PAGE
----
Secrets of ‘Trust Transformation’

Jasmine Butler Burnham

Marketing Manager

The Financial Services Forum

European banks and UK retailers show there’s an opportunity to re-build customer trust “right under the noses of the UK’s major banks”, argues Richard Evans. And CSR strategies are at the heart of it.
Banks face a real conundrum – trust is a crucial determinant of customer choice, and trust in most banks is at rock bottom. There’s a very real threat of an accelerating exodus of customers to the few banks that are trusted, or to new competition from high street retailers or supermarkets that are already well ahead in the consumer trust stakes.
The imminent change in current account switching rules may prove the catalyst: a recent survey of 1,000 UK adults suggests annual switching could double to over 10%, and nearly 40% of people would actively consider moving to a challenger brand such as Virgin, Marks & Spencer or Sainsbury’s (cf Marketing Week, May 3, 2013).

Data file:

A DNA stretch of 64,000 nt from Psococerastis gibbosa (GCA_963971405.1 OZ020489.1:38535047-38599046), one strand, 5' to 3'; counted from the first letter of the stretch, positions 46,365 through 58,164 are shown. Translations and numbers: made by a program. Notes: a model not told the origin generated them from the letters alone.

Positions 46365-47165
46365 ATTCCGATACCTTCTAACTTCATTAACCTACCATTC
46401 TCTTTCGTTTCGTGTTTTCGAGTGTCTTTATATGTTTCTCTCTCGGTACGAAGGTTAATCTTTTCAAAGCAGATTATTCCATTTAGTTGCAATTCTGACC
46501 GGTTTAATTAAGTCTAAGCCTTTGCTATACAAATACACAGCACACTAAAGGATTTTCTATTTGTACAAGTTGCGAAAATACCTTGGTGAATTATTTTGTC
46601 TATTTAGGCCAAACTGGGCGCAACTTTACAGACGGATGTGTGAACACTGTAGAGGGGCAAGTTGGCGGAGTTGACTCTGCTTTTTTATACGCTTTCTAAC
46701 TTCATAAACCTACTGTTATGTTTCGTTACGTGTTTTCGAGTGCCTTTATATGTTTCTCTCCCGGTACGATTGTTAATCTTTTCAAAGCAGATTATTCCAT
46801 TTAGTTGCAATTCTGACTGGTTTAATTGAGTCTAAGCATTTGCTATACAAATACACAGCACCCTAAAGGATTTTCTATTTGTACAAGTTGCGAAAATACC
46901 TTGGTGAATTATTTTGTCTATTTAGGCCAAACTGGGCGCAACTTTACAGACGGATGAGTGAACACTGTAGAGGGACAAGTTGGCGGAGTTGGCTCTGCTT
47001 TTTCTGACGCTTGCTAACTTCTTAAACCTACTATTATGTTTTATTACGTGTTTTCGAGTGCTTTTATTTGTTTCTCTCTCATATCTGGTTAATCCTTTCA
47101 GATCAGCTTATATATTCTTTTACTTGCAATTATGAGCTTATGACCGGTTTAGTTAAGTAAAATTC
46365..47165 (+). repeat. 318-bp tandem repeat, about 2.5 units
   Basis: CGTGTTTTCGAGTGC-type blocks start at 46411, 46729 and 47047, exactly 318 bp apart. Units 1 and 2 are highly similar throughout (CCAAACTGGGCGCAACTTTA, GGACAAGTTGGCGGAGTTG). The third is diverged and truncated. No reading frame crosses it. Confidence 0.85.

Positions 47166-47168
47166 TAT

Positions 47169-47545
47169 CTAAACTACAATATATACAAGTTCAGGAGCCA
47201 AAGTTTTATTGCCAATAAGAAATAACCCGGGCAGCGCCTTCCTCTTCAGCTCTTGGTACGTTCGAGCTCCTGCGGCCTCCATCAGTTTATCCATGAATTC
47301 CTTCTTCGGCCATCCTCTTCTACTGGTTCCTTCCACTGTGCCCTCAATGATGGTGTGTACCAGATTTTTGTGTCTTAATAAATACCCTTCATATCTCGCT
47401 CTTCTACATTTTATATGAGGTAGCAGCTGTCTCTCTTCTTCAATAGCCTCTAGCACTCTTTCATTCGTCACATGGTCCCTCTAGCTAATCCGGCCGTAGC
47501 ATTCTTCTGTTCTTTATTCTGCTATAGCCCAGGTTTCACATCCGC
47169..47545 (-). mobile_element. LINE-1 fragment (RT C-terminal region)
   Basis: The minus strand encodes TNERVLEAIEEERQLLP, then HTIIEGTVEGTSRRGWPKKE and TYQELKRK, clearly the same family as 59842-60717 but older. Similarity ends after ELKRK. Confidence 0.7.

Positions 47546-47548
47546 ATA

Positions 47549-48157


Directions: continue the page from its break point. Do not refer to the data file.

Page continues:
The gap on trust is stark.
Chart 1 is taken from our own recent survey of over 5,000 UK adults covering over 300 well-known UK companies and brands. On Brand Trust, all the big high street banks are below average. By contrast, leading retailers like Sainsbury’s and Marks & Spencer enjoy more than twice the average level of Brand Trust. Co-op Bank is the only major retail bank to enjoy this level of trust – although the survey pre-dates the recent negative publicity.
How do the major banks regain customer trust? And does their investment in CSR have any part to play? Chart 2 clearly shows that, following the financial crisis and negative publicity about bonuses and other scandals, there’s a very low level of faith in the honesty of our major high street banks. The implication is that people will treat ‘official’ communication from these banks – whether it’s mainstream advertising, publicity materials or PR from official spokespeople – with a high degree of scepticism on both content and motive.